Jan Dibbets New London Solo Exhibition For March

Land Sea Colour is a new a solo exhibition of works by Dutch artist Jan Dibbets at the The Alan Cristea Gallery from 21 March – 20 April 2013. The exhibition will focus on two very distinct and enduring aspects of his work, namely the Land-Sea Horizons andColour Studies, and will be held across both of the gallery’s Cork Street spaces. The show will be accompanied by a catalogue written by Brian Wallis, Chief Curator and Director of Exhibitions at the International Center of Photography, New York, and co-author of the recent Phaidon publication Land and Environmental Art.

A major component of Dibbets’ early explorations used multiple photographic images of fragments of land and seascapes collaged together to create illusory ‘horizons’; this subject has remained at the heart of much of his work to the present day and has its roots in the seminal 1973 Comet series. Examples of this small body of ground-breaking installations are held in the collections of the Stedlijk Museum, Amsterdam and the Centre Georges Pompidou in Paris and were exhibited at MoMA, New York in 1974.

The exhibition at the Alan Cristea Gallery will contain one of these rare early pieces, never before exhibited in the UK outside of a museum. This will be shown alongside more recent related works including two portfolios of photographs in which, by tilting his camera a few degrees at a time to create an incline, Dibbets presents images of land and sea pitched at different horizon levels, from 0 degrees to 135 degrees. In doing so he emphasizes the role of the horizon as both the structuring principle of the photograph and as a subjective element, vulnerable to manipulation by the artist. These will be accompanied by an entirely new body of work entitledLand-Sea Horizons, a series of photo-collages, each of which juxtaposes a land and a sea horizon, morphing them into a single image.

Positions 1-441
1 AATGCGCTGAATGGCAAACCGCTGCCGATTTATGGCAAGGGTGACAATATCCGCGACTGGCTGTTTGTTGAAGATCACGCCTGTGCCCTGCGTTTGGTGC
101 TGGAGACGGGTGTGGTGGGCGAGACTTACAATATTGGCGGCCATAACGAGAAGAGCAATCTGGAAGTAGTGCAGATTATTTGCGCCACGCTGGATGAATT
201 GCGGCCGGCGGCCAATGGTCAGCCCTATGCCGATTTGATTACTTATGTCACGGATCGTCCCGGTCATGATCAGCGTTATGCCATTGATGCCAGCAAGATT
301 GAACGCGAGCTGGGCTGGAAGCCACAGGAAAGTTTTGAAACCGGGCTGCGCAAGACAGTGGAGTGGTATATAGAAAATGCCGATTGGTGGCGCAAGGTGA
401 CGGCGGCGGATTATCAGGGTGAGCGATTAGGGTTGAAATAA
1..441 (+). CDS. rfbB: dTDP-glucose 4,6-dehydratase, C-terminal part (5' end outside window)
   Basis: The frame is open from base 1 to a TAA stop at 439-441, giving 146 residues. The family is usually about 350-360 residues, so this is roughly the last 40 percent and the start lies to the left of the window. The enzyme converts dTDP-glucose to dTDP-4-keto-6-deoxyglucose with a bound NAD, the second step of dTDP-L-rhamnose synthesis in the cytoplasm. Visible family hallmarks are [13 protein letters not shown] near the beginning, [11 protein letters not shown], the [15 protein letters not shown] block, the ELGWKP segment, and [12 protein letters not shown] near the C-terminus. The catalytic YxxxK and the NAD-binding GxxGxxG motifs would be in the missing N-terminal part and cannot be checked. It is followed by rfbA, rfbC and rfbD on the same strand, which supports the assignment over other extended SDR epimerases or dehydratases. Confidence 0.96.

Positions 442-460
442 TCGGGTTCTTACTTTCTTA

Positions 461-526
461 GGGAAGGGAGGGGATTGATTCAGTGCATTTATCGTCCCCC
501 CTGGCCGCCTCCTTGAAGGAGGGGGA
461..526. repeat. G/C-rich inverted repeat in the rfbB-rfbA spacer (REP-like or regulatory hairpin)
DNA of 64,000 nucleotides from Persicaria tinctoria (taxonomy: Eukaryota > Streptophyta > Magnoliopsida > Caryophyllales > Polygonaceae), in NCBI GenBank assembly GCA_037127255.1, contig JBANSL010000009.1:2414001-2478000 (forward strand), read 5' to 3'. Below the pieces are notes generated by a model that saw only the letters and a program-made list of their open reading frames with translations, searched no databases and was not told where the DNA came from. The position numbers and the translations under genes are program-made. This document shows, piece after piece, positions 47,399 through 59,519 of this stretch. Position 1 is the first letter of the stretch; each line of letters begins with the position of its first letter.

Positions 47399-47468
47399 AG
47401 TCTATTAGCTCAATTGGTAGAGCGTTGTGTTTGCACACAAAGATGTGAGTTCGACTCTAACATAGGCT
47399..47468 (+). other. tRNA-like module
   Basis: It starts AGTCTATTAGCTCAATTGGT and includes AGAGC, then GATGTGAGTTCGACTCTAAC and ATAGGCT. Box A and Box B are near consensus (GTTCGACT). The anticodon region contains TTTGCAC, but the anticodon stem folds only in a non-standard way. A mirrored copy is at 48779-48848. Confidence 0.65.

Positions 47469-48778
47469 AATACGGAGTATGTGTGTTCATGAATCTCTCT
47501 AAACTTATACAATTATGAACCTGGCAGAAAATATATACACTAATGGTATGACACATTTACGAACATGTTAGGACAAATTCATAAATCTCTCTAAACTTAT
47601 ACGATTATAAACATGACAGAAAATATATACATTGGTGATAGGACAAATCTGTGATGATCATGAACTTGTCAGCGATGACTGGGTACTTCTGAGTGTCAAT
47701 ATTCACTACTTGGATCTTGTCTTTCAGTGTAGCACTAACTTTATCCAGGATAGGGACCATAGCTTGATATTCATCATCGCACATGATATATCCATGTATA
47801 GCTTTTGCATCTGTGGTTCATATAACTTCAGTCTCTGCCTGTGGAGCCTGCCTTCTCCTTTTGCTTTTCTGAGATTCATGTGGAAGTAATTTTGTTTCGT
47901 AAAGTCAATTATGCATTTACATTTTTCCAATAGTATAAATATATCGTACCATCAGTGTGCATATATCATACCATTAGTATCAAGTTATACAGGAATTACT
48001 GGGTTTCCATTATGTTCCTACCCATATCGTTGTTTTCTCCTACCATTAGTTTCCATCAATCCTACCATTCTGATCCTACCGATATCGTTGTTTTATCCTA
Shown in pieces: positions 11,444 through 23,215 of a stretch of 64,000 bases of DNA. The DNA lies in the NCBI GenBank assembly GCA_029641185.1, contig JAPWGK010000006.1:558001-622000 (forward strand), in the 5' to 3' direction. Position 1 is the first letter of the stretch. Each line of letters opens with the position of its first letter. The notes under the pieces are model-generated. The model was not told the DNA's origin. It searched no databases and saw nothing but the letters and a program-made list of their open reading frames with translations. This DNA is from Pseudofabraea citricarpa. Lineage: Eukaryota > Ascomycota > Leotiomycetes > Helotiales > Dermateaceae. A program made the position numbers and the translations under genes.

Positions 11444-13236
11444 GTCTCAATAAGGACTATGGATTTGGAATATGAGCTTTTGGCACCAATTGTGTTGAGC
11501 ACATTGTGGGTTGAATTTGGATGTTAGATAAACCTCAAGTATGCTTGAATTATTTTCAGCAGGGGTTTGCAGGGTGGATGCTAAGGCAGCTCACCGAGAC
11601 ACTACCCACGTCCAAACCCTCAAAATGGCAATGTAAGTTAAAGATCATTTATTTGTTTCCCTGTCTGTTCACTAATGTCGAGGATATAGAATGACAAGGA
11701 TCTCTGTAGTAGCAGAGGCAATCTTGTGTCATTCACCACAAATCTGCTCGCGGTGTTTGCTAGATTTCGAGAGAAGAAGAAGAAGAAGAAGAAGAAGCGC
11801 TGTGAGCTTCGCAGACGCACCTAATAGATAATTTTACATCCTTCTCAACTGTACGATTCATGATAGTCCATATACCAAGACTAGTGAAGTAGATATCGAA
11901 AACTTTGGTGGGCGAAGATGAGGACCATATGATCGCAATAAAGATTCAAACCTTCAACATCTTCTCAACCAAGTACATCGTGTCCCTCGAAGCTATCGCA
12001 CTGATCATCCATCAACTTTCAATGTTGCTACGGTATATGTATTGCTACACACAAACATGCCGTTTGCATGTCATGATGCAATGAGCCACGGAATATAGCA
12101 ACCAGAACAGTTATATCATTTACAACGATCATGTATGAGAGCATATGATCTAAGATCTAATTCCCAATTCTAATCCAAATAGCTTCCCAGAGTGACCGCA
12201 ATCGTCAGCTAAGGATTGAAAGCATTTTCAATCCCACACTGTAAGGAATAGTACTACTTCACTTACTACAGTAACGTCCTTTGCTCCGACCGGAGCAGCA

Dibbets’ Colour Studies are in direct and stark contrast to the constructed forms and lines of the Horizons. Initiated in 1975, this work removes both the traditional ‘subject’ and formal structure from the photographic image. Whilst they feature details from the polished metalwork of car bodies, they have nothing to do per se with the vehicles – they are Dibbets’ own abstractions, at once both purely photographic and painterly. These are not documentary studies nor are they chromatic reproductions of another object’s colour, but rather they are an examination into the very surface and colour properties of the photographic image itself. Once printed, the cars and their colour become almost irrelevant – it is the photographs themselves which are the subject.

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